Biometrics is here to stay

The global biometrics market is expected to triple in the coming years to reach nearly $150 billion in 2030. Could this boom cause as much concern as excitement?

By Bertrand Beauté

The year is 1989. In dark theatres around the world, astonished filmgoers watch a vision of the 21st century as pictured by Robert Zemeckis and Bob Gale, the directors of the Back to the Future trilogy. Alongside the flying cars, hoverboards, self-drying clothes, robot maids and other innovations that haven’t yet become reality, the second instalment in the series did predict the omnipresence of biometrics. Sent forward into 2015 by the legendary DeLorean, the film’s heroes open the door to their house, provide identification to the police and pay for a taxi all by placing their fingers on a digital fingerprint scanner.

A future dreamed up in the 1980s is now becoming a reality, as biometrics become increasingly significant in our lives. Many companies now use digital fingerprints and facial recognition to allow employees access to their buildings, and many airports have also adopted this technology. Most smartphones now unlock by pressing a finger to a sensor or by looking at the camera. And let’s not forget that biometric passports are now the norm in more than 150 countries.

"The use of biometric systems is booming. They are increasingly present in our day-to-day lives," says Christophe Remillet, CEO of OneVisage, a Swiss startup that specialises in facial recognition. Worth an estimated $41.08 billion in 2023, the global biometrics market is expected to reach $150.58 billion by 2030, or an annual growth of 20% during that time, according to predictions from consulting firm Global View Research. Biometrics Research Group agrees, believing that the market will be worth $77.9 billion in 2026.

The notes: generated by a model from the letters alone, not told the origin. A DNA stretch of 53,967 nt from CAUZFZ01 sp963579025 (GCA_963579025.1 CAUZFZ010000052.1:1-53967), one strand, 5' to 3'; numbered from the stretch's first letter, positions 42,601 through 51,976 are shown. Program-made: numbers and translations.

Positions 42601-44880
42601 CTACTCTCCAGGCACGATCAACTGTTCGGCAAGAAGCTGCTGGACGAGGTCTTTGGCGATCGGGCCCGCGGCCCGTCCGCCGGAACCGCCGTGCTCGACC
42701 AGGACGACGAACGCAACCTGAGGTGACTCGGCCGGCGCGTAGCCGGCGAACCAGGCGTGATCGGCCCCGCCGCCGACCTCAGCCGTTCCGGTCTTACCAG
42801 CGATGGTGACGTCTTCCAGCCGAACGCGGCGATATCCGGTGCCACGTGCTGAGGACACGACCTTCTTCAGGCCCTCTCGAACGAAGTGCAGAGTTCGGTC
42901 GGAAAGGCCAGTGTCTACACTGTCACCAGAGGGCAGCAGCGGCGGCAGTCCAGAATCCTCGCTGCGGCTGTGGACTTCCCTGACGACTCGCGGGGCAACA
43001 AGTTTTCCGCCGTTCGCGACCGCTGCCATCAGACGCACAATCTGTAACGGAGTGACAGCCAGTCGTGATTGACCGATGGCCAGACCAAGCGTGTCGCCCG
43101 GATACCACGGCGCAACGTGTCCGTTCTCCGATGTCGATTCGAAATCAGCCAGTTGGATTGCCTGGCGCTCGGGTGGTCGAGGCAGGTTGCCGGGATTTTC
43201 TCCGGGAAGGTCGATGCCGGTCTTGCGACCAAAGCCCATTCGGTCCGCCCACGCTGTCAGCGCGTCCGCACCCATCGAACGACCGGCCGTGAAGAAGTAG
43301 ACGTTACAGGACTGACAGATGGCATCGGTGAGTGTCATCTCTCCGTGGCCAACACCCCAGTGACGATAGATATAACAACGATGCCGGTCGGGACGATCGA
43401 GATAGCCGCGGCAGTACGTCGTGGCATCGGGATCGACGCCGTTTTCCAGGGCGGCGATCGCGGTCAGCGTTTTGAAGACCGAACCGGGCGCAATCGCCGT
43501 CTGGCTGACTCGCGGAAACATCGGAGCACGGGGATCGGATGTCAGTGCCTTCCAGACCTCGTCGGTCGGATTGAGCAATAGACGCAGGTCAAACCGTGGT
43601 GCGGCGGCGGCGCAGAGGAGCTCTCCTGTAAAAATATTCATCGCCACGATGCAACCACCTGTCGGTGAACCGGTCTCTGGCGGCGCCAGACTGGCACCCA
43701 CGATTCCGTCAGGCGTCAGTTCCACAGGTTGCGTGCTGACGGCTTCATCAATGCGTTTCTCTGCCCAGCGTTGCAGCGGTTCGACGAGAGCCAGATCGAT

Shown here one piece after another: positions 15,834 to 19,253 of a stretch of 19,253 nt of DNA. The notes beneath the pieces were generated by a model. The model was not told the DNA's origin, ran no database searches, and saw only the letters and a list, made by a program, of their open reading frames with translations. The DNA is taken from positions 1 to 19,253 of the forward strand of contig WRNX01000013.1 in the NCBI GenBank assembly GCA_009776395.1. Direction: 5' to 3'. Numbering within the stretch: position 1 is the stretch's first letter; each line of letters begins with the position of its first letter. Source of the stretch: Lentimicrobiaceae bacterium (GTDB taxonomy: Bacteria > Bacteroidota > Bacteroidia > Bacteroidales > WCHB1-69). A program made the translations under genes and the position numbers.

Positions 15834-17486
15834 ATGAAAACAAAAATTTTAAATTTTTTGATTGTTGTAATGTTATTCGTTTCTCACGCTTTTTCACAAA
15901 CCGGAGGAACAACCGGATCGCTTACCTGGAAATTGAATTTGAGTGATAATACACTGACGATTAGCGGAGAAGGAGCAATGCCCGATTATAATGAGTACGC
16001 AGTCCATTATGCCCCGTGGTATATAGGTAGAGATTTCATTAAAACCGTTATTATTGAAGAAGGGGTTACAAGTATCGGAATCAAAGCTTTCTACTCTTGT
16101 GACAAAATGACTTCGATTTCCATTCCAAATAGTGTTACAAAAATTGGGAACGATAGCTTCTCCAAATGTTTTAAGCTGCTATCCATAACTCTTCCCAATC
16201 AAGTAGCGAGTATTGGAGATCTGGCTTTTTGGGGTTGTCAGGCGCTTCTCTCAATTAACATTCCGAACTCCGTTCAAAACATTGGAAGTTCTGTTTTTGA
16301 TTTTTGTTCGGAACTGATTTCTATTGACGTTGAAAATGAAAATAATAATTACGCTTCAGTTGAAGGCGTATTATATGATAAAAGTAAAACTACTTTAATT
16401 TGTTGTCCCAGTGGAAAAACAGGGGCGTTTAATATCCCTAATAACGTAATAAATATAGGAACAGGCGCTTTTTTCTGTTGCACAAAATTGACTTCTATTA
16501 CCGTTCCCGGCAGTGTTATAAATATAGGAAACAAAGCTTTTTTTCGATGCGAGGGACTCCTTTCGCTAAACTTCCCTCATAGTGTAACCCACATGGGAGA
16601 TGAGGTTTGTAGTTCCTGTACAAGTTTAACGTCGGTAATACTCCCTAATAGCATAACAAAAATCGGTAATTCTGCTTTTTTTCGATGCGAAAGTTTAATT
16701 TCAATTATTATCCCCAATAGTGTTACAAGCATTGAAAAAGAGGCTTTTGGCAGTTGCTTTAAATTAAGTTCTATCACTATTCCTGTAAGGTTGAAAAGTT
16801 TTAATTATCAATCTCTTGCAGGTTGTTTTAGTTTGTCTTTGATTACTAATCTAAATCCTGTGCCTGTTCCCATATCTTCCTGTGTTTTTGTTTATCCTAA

"We are irrefutably moving towards more and more biometrics in order to simplify identification and improve security"

Christophe Remillet, CEO of OneVisage


Why are we seeing such a boom? "The rise of biometrics systems is inherently linked to the failure of other identification systems (passwords, PINs, OTPs)," says Remillet. "If you look at passwords, for example, each person has to manage dozens. They all need to be complex and different for maximum security, but in reality, people use the same password across many accounts and generally the combinations are extremely simple and can be easily hacked. We are irrefutably moving towards more and more biometrics in order to simplify identification and improve security."

Of course, all the digital giants (Google, Amazon,  Facebook, Apple, Microsoft) have  developed biometric systems for their products. But there are also a myriad of companies that specialise in biometrics, an industry that can be split into three parts: sensors, recognition software and cloud services (see the selection of companies).

In concrete terms, biometrics – which literally means "measure of life" – refers to all processes that can identify a person using a biological or behavioural component. While facial and fingerprint recognition are the best known and most widespread biometrics, and also the most likely to be used in the future, there are many others such as recognition via voice, iris, veins, body odour, and even keyboard typing rhythm. To simplify telephone communication with clients, Migros Bank has used an automatic voice recognition system since 2020. PostFinance has done the same since 2018 and Swisscom started in 2021. Customers who choose to use the service can supply a sample of their voice which will be used in future calls to formally identify them. This method makes it easier to identify customers by removing the traditional questions such as date of birth and account number. According to Swiss newspaper Le Matin Dimanche, PostFinance has gathered approximately 1.35 million voiceprints, or more than half of all its customers.

"There are many applications for bio metrics, which opens up a myriad of opportunities," says Laetitia  Ramelet, project manager at  TA-SWISS, a foundation that conducted a large study on the risks and opportunities of biometrics in 2022. "In addition to replacing passwords to unlock our smartphones, biometrics could eventually be used in all services that require personal identification."

For example, on 20 July,  Amazon announced the rollout of its new palm recognition payment system, known as Amazon One, in all shops of US chain Whole Foods Market, which it acquired in 2017. Chinese internet giant Tencent and French electronic payment company Worldline are testing palm payments as well.